this bill think it's unnecessary and unwise because children are exposed to
pesticides in other settings and their risk to experience pest related harm
could be heightened. I want to highlight the hazard I believe pesticides hold
and how valuable it is to limit use around children.
Pesticides are a hazard in the sense that they are made to kill in a
short amount of time. Former Pediatric Doctor J. Routt makes the
comparison that both pesticides and HIV aim to kill t-cells. T-cells help
serve the immune system, and without their function leads to illness and
death. Of course, pesticides effectively eliminate pests. High dose-response
tests on rats show that pesticides kill rats. Though pesticides at low doses
can't kill humans, pesticide poisoning can still occur. What we have yet to
find out it is how low dose-response
over time affects humans.
Doctor Routt worked with children as his patients for over 30 years.
He saw and is familiar with what pesticide poisoning looks like.
Furthermore, he has seen what chronic pesticide poisoning has turned into.
Children who are exposed to pesticides early on experience asthmatic
symptoms, developmental delays, and immune system disorders. Keep in
mind children can be exposed to pesticides before they leave the womb.
Those who argue limitation of pesticides is unnecessary is putting children's
health at risk. Pesticides are poisonous and harmful, and the more we can
prevent exposure, the better for the long-term health hazards.
In the short-term regular pesticides decrease the presence of harmful
insects and rodent. This protects children from insect and rodent related
wounds and allergic reactions. However, there are safer options than
pesticides. Organic pest management practices are thought to be expensive,
but over time saves money for the community. Use of natural oils and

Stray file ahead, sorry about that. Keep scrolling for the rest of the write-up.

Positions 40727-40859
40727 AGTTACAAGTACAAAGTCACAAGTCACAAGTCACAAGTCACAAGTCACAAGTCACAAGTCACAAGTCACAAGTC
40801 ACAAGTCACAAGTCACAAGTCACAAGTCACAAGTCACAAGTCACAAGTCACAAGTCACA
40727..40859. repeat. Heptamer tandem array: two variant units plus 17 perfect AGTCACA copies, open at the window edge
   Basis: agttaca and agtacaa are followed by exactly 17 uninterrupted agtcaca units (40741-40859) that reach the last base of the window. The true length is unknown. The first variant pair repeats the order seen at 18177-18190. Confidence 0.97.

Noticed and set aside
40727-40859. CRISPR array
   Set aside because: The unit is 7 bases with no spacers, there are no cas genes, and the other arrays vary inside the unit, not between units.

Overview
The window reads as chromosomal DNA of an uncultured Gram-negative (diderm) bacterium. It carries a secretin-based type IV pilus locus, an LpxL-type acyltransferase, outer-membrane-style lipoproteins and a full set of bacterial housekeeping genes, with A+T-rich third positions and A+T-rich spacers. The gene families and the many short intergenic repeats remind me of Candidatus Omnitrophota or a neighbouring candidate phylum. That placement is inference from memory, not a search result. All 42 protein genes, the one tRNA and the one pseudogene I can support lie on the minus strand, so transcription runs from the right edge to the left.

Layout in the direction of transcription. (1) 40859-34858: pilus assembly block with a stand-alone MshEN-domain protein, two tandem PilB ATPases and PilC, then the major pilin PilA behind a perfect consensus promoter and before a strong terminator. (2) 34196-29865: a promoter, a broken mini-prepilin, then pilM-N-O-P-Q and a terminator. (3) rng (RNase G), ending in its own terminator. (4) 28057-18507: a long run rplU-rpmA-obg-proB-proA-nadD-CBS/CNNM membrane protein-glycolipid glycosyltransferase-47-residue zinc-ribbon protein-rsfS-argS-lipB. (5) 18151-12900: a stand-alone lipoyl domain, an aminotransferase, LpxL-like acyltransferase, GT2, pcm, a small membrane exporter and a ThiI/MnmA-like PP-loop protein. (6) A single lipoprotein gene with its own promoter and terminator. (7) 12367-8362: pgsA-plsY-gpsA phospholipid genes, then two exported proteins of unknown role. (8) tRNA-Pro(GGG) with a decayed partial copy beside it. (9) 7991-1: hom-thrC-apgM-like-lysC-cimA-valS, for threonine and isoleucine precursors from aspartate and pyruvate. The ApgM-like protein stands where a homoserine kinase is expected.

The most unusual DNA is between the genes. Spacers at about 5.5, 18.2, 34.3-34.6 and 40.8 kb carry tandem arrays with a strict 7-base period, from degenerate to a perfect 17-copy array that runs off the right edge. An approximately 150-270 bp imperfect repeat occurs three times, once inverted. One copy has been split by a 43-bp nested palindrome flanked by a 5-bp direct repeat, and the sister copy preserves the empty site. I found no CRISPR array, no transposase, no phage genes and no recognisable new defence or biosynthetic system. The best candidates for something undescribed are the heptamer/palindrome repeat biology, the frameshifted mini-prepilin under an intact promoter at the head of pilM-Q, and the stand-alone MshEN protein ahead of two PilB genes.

irrigation of dirt is as effective as poisonous pesticides and the latent
ingredient are not made specifically to attack immune systems and kill
House Bill 399 is a step towards avoiding causing harm to children.
The bill will not eliminate all risks and exposures to pesticides, however it
will lessen the direct exposures starting at a young age. There is not a
whole lot we know about pesticides and how they will affect us inn 30 years.
What I do know is it's unnecessary to poison children starting from a young
age, only to be the cause of permanently damaged and weakened immune
systems. I support House Bill 399 because it's a bill that will help prevent
future harm to humans. Pesticides may not be the number one harm to
humans, but there is no evidence that says it's helping human health.
Statements made by representatives of the pesticide industry have sought to obfuscate the purpose of HB 399. HB 399 deals exclusively with lawn care pesticide use where children play. The bill seeks the reduction of pesticide use on school grounds, athletic fields, playgrounds and the grounds of day care centers. The bill does not address agricultural applications or pest management inside buildings.
HB 399 addresses the toxicity concerns raised by pediatricians and, in fact, the Environmental Protection Agency (EPA). As the EPA notes, “Children spend more time outdoors on grass, playing fields, and play equipment where pesticides may be present.” The EPA also points out that, “Children’s hand-to-mouth contact is more frequent, exposing them to toxins through ingestion.” As I have discussed throughout the hearings on HB 399, pesticides are designed to kill things which crawl in the grass. Minimizing children’s exposure to pesticides is the sole purpose of HB 399. The American Academy of Pediatrics has stated “Epidemiological evidence demonstrates associations between early life exposure to pesticides and pediatric cancers, decreased cognitive functions and behavioral problems.” In arguing the case in support of HB 399, I have only become more convinced that HB 399 is an important step in protecting New Hampshire’s children from pesticide related health problems.
Tomorrow, the committee will hear from Dr. Routt Reigart, a pediatrician with the American Academy of Pediatrics and co-author of EPA’s Recognition and Management of Pesticide Poisonings (6th edition). If you continue to have doubts about the benefit this legislation will have on New Hampshire children’s health, I encourage you to listen to and question Dr. Reigart.